We just passed the midpoint of the period known as the 100 Deadliest Days for Teen Drivers. Looking back at recent trends, and many as 600 people have likely been killed in mostly preventable accidents involving young drivers since Memorial Day. According to the National Safety Council (NSC), education is one of our best defenses against these kinds of accidents.
Our Fort Myers car accident lawyers understand that there are currently 2 million teens under the age of 18 in the U.S. who are currently experiencing their first year of driving. That’s more than the population of Houston! Each year, drivers who are under the age of 18 are involved in nearly 1 million motor-vehicle accidents. That’s close to 3,000 accidents on any given day. As a matter of fact, these drivers are more likely to be involved in a fatal accident that any other age group of drivers.
In a single year, close to 4,000 people were killed in teen driver-related motor-vehicle accidents. That’s enough people to fill more than 50 school buses. Luckily, there are moves we can make to help to reduce the risks of these kinds of accidents.
The first thing you can do (and your teen can do) is buckle up. Believe it or not, more than half of teens who were killed in these accidents were not wearing a seat belt at the time of collision.
And it’s also important that we keep an eye on these young drivers when the sun sets. Close to half of all accidents happen at night — most before midnight.
We also want to make sure that they’ve got their cell phones put away. Talking on these devices (event hands-free ones) increases all drivers’ risks for an accident by about 4 times. And texting is even worse — increasing the risks for accidents by about 8 times. With that being said, would you believe it if we told you that close to 70 percent of all teens text while driving? They’re setting themselves up for disaster. But not if we step in first.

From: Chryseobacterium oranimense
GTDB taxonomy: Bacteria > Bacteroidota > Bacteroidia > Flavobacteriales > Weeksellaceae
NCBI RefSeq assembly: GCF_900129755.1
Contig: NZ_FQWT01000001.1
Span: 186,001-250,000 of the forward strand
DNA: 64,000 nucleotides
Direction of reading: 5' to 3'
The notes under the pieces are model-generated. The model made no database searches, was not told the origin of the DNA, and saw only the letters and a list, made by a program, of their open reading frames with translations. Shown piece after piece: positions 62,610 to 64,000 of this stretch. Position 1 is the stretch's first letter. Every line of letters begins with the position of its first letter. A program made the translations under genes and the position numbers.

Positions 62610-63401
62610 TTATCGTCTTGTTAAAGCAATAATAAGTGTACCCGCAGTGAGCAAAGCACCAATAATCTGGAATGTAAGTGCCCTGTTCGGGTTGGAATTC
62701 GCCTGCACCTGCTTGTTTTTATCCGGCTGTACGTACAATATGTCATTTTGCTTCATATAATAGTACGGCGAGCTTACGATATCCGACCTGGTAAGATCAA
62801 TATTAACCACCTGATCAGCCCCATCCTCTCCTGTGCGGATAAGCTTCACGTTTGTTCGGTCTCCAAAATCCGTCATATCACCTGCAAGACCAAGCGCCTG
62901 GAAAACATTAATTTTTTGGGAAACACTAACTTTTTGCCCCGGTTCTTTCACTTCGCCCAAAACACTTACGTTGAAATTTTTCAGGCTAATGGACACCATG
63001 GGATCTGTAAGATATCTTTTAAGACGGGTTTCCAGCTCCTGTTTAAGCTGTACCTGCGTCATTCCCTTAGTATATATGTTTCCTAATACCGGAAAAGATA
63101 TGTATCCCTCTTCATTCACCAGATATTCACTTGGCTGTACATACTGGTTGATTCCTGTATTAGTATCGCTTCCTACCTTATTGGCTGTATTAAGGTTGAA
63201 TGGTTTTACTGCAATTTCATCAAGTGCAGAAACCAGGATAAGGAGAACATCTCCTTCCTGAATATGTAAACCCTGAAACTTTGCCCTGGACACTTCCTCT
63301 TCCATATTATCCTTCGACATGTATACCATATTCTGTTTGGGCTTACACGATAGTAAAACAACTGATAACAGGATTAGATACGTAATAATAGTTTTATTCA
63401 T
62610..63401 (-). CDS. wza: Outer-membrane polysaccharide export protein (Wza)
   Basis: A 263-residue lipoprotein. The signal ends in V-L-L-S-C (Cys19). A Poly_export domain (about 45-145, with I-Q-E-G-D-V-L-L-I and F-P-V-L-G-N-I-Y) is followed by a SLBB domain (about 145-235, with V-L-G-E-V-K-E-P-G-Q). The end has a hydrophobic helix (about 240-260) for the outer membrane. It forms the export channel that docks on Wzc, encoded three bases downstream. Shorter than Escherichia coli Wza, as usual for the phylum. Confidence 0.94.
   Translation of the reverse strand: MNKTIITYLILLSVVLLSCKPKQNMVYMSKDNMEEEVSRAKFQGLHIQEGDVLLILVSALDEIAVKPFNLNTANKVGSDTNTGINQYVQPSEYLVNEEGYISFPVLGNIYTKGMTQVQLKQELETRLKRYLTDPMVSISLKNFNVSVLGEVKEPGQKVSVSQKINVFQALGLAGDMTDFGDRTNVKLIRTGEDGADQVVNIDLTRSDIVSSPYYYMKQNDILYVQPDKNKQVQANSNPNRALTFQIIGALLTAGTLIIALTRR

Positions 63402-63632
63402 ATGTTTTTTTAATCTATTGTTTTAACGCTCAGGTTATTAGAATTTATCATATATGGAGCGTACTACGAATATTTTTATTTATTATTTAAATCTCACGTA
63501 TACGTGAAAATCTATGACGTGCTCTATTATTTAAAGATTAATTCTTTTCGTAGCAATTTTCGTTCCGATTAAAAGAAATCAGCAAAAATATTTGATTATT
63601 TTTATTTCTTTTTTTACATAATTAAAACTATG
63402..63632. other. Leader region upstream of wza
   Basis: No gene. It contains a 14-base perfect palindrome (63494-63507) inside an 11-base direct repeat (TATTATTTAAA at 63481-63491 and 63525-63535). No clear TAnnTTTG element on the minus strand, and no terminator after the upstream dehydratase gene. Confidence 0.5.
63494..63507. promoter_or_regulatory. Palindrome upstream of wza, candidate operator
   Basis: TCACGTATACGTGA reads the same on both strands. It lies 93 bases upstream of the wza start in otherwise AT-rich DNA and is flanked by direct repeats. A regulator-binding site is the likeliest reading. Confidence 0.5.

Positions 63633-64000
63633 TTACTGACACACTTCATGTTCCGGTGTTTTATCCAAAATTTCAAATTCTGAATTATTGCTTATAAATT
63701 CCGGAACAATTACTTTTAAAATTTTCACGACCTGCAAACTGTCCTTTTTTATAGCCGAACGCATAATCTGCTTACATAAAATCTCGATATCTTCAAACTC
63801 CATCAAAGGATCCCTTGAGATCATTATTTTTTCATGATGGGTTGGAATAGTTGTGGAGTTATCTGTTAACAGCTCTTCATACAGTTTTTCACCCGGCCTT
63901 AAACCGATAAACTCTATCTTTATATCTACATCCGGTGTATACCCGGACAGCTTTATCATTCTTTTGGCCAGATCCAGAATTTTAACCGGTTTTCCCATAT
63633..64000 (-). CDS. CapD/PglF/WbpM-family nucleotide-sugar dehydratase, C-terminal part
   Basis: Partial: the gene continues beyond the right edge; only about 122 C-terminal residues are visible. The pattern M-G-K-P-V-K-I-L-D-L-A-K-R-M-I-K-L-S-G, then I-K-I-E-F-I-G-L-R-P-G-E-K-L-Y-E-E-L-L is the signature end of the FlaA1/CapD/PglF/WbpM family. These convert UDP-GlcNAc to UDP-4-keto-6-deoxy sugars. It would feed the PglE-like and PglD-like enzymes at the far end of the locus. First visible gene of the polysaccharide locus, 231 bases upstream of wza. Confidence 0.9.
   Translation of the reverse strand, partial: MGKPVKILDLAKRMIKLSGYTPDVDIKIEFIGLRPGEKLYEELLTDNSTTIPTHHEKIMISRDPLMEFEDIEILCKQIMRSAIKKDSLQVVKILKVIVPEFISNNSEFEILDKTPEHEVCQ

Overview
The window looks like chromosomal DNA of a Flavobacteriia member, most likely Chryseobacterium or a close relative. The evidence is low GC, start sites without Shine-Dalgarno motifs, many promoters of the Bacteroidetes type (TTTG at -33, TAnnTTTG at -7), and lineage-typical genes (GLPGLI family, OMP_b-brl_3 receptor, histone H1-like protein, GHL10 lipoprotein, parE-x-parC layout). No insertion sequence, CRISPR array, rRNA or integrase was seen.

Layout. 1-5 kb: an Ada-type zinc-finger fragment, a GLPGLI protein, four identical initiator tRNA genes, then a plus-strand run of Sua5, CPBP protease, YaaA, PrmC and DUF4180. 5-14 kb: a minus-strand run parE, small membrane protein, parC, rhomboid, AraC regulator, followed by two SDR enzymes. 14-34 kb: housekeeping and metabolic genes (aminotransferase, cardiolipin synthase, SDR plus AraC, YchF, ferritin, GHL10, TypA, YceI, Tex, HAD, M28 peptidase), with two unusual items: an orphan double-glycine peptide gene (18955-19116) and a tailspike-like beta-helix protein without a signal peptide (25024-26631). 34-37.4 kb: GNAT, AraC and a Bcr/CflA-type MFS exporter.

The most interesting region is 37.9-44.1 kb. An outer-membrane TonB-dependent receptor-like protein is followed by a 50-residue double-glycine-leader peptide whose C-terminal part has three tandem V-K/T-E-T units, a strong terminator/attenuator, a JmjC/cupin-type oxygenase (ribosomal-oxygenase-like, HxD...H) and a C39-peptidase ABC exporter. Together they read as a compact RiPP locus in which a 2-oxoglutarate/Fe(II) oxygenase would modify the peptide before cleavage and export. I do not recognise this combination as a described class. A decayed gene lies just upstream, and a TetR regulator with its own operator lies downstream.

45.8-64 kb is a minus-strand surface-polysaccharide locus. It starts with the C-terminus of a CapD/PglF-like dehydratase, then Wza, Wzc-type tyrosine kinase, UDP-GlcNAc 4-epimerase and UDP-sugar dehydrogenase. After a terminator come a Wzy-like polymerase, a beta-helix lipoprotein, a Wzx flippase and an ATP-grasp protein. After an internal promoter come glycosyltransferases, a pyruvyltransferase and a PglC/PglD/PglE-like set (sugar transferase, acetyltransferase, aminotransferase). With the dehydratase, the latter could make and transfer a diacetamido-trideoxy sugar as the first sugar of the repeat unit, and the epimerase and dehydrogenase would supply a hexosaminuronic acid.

So how can parents help?
-Make sure you’re providing them with at least a half hour of supervised driving time each and every week.
-Sit down with your teen and collaborate on a parent-teen driving contract to set up some home driving rules and regulations.
-Limit a teen’s nighttime driving.
-Never allow your teen to drive with too many passengers. The more passengers in the vehicle, the higher the risks are for an accident.
-Since we have no cell phone laws in the state of Florida until October, make sure your teen knows the dangers of talking/texting on a cell phone, according to the Insurance Institute for Highway Safety (IIHS). Make sure they keep that activity for when they’re safely stopped.
If you or a loved one has been injured in a traffic accident, call Associates and Bruce L. Scheiner, Attorneys for the Injured, today for a free and confidential consultation to discuss your rights. Call 1-800-283-2900.
More Blog Entries:
Top Traffic Citations To Hike Insurance Premiums, Florida Injury Lawyer Blog, July 17, 2013
Florida Car Accident Risks in the Summer, Florida Injury Lawyer Blog, July 9, 2013